Re: ARIA roles added to the a element should be conforming in HTML5.

2009-11-09 21:21, John Foliot skrev:
> You likely will not get any argument here, but what happens when an author
> *DOES*  create sloppy code? We can 'forbid' it all we want, but unless the
> browsers refuse to render what the author has created (they won't), then
> forbidding alone is not the answer. Moreover, despite pleading, discussion
> and argument, if the author cannot or will not change their code, then
> what?

If an author cares enough to validate his or her code, my estimation is 
that he or she also cares enough to fix the markup. After all, that is 
what you'll do with any non ARIA-related validation error.

As has been pointed out, a validator can not fix everything. It's a tool 
for authors to use, but it requires knowledge. E.g. a big public Swedish 
site (hat tip Peter Krantz) has hundreds of these:

<img src="spacer.gif" alt="typographic air">

Perfectly valid, totally wrecking accessibility.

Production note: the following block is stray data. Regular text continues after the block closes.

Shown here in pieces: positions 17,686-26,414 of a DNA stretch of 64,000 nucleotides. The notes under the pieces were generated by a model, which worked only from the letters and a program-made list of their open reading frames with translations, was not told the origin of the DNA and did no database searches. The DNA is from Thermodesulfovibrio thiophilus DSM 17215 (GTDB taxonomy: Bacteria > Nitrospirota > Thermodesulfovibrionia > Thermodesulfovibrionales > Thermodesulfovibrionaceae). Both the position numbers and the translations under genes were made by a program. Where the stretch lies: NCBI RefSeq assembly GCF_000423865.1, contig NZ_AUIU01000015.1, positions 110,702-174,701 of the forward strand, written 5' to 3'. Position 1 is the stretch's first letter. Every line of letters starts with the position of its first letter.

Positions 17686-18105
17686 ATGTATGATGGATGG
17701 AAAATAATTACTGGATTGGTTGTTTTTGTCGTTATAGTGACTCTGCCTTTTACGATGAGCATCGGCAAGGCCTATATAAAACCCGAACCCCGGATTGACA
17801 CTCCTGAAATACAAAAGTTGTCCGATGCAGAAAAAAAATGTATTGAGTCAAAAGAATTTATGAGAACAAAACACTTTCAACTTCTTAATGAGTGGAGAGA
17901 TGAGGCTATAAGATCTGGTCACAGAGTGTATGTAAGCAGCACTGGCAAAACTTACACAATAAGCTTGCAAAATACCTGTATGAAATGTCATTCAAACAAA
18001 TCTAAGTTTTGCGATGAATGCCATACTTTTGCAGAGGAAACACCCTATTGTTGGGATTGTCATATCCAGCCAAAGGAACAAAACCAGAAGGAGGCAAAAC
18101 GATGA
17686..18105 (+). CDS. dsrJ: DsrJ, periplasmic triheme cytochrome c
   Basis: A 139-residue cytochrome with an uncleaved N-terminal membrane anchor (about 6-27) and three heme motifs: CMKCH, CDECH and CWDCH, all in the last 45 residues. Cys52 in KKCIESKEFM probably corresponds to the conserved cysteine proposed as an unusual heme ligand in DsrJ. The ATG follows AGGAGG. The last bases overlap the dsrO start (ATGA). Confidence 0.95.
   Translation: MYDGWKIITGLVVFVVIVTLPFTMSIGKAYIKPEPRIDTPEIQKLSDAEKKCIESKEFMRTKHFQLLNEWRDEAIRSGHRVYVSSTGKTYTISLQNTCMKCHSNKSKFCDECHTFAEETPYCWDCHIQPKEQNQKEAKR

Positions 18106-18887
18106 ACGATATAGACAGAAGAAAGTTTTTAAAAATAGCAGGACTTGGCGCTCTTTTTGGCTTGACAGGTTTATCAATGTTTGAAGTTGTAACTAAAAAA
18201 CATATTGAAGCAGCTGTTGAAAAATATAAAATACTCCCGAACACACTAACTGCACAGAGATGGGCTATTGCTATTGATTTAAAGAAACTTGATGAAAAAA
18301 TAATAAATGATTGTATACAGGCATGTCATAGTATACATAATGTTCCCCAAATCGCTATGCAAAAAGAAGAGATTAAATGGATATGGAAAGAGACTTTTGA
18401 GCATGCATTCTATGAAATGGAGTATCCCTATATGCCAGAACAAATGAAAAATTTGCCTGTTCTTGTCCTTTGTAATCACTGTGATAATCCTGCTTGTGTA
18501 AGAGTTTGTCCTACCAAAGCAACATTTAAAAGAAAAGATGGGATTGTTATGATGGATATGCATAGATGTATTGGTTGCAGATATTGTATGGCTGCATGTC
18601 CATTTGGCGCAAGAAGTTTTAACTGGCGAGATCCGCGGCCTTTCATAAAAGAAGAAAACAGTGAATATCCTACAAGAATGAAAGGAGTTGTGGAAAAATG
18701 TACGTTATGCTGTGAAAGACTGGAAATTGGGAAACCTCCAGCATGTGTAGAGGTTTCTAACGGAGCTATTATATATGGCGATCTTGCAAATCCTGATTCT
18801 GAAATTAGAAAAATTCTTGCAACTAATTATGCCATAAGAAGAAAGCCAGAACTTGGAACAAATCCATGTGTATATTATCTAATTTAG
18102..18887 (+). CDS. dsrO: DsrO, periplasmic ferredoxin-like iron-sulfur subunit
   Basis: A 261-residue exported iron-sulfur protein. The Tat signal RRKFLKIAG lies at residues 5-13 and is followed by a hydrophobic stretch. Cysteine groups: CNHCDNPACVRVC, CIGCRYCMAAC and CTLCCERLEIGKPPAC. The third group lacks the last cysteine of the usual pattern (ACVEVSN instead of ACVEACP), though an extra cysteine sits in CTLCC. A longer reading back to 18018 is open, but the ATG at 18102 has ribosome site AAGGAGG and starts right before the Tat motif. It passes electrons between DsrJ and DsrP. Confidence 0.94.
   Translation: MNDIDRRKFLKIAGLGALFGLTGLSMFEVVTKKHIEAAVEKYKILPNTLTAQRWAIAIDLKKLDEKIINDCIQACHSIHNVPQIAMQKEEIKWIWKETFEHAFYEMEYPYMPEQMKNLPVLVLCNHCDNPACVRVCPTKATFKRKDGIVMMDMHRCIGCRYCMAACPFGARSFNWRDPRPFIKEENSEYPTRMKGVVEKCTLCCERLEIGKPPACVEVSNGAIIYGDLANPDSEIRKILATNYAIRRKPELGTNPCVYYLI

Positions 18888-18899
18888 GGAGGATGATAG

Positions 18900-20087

Anyway, I appreciate Steven's and your drive to see ARIA adopted. But 
the main issue must be that a validator checks for valid code. In the 
long run nothing serves accessibility more than clean, semantic markup.

As for discussed use cases:

1. To style a link as a button, having JavaScript turned off, is bad 
practice. If the validator catches such bad practice, all the better.

2. If the validator in the future can be used to validate the DOM as 
well as well as the original markup (an idea I support, BTW) we have two 

a. The author may be knowledgeable enough to disregard any reports about 
a and @role="button" mismatches.

b. Such disregarding can be done automatically, perhaps with a script or 
a toggle.

Let's consider for a while what we lose if we allow <a role="button">:

* Student's will miss out on a learning opportunity. The quicker you get 
their minds on the right path, the better, in my experience.

* People that do care and want to do the right thing and that would 
indeed fix their markup, might miss this opportunity, since the mismatch 
is not pointed out to them.

The more knowledgable authors there are in the world, the more we will 
have good role models, good blog posts, good books, good advice on 
discussion forums and mailing lists. Thus what is best for education 
will be best for accessibility in the long run.

Lars Gunther

Received on Tuesday, 10 November 2009 08:24:33 UTC